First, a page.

- Israel hits symbols of Hamas rule; scores killed
- Mississippi abortion law can’t be enforced
- Teacher who survived Sandy Hook has book deal
- Jury awards Jesse Ventura $1.8M in case vs. ‘American Sniper’ author Chris Kyle
- Middle Eastern firm’s deal to manage U.S. cargo port raises security concerns
- Bob McDonnell’s defense: Lonely wife developed ‘crush’ on CEO
- Chinese hackers stole ‘huge quantities’ of sensitive data on Israel’s Iron Dome
- House Republicans unveil bill to speed deportations of border children
- Californians protest middle school for hiring white man to teach cultural studies
- Killer’s sentencing overturned because mother couldn’t find seat in courtroom
Topic - Ralph S. Northam
Virginia Democrats asserted control of the evenly divided state Senate on Tuesday and organized as a majority, tipping the balance of power away from Republicans and casting a toxic pall over Capitol Square after the GOP vociferously registered its complaints.
Democrats reshaped the power structure of the Virginia Senate on Tuesday after winning a close special election that gave their party narrow control of the upper chamber.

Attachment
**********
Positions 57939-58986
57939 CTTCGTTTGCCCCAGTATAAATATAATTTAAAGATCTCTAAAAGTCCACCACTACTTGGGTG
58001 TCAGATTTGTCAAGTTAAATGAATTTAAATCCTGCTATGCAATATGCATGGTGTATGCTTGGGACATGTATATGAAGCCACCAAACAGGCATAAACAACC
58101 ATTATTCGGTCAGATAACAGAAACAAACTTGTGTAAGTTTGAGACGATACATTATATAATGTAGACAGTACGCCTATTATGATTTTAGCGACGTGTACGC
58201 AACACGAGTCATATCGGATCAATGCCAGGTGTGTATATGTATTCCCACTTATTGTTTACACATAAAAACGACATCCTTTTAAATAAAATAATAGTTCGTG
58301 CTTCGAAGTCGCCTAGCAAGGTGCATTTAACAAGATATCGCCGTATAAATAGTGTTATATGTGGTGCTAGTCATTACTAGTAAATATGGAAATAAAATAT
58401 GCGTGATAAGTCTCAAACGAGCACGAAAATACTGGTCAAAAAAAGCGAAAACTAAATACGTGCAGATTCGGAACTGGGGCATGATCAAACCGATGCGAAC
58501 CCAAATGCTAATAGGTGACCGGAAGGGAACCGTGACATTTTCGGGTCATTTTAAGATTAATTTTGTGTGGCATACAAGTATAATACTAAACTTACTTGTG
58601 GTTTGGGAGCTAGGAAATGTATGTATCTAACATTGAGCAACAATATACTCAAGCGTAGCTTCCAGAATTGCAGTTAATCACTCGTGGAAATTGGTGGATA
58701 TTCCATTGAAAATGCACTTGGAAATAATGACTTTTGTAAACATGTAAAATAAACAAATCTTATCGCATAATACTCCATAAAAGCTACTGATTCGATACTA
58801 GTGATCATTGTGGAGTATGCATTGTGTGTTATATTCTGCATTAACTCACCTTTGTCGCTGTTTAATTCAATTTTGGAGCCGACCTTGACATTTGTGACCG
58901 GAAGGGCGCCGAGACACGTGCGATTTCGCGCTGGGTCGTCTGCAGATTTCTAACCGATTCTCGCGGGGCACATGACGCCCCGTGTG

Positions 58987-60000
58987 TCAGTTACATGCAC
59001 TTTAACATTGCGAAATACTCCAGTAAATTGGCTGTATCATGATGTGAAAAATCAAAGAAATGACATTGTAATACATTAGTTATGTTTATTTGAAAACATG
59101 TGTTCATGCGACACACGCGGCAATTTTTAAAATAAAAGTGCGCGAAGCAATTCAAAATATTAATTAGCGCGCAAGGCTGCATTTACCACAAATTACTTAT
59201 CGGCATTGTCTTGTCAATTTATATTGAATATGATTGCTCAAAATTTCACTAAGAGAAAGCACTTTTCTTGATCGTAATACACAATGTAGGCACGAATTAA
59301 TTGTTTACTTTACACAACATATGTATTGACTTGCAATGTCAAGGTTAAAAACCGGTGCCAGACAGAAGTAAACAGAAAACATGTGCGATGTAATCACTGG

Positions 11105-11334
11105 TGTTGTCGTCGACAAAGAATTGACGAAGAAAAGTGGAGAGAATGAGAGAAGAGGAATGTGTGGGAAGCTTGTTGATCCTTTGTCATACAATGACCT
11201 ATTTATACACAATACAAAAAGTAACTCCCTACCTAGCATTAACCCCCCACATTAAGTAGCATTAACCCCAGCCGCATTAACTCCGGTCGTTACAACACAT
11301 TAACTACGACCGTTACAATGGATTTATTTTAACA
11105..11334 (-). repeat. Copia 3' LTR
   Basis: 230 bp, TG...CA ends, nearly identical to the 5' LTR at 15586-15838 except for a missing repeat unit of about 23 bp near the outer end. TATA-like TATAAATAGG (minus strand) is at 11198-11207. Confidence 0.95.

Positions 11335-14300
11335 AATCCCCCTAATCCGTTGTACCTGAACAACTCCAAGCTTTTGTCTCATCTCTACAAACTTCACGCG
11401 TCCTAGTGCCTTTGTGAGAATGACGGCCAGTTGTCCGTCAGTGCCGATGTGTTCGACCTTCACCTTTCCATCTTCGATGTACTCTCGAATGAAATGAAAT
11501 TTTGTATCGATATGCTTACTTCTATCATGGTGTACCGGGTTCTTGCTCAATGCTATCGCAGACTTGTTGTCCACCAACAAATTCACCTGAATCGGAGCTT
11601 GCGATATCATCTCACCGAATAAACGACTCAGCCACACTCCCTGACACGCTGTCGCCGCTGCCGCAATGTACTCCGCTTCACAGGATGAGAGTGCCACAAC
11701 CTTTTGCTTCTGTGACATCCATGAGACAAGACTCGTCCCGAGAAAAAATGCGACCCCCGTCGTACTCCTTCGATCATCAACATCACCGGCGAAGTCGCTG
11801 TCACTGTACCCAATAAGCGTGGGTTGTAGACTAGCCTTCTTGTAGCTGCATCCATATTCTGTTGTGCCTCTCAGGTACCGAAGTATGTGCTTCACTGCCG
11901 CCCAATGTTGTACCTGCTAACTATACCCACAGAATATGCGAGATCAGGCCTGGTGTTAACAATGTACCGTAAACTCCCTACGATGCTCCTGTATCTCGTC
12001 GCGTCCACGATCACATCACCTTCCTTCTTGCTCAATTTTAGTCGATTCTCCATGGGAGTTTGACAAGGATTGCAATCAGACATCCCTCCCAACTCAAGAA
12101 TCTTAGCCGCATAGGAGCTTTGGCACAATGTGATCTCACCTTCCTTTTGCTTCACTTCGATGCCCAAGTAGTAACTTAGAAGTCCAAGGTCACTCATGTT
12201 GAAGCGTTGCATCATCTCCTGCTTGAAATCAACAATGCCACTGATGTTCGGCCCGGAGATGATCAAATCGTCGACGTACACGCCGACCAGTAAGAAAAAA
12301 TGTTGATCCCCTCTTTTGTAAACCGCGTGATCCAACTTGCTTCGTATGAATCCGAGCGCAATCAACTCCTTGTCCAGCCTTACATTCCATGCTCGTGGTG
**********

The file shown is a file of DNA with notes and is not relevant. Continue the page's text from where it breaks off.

Delegate Lynwood W. Lewis kept his scant lead over Republican Wayne Coleman in a recount of a special Senate election Monday, giving Democrats control of the upper chamber.
Tuesday's too-close-to-call special election in Norfolk appears to put Democrats on the precipice of taking effective control of the state Senate, but a possible recount could delay things for weeks — leaving incoming Gov. Terry McAuliffe facing a General Assembly dominated by the GOP for the beginning of his term.
The candidates for lieutenant governor offer Virginia voters a stark choice: a socially conservative Republican opposed to abortion and a Democratic state senator and physician best known for his defense of women's reproductive rights.
The race to win a job that pays $36,000 a year and requires skills hardly more demanding than the ability to stand for long periods of time is attracting an inordinate amount of attention this year in Virginia.
Virginia legislators are moving to ban smoking in cars with children younger than 15.
A Republican-run Senate committee swiftly killed legislation Monday that would have made Virginia's mandatory pre-abortion ultrasound exams optional after the committee chairman blocked discussion of the bill.
A Republican-dominated Senate committee narrowly killed a bill Thursday that would have barred state-funded abortions for poor women carrying mortally deformed fetuses.
Sen. Ralph S. Northam, Norfolk Democrat, said the last thing the General Assembly needs to be doing is telling physicians how to practice medicine.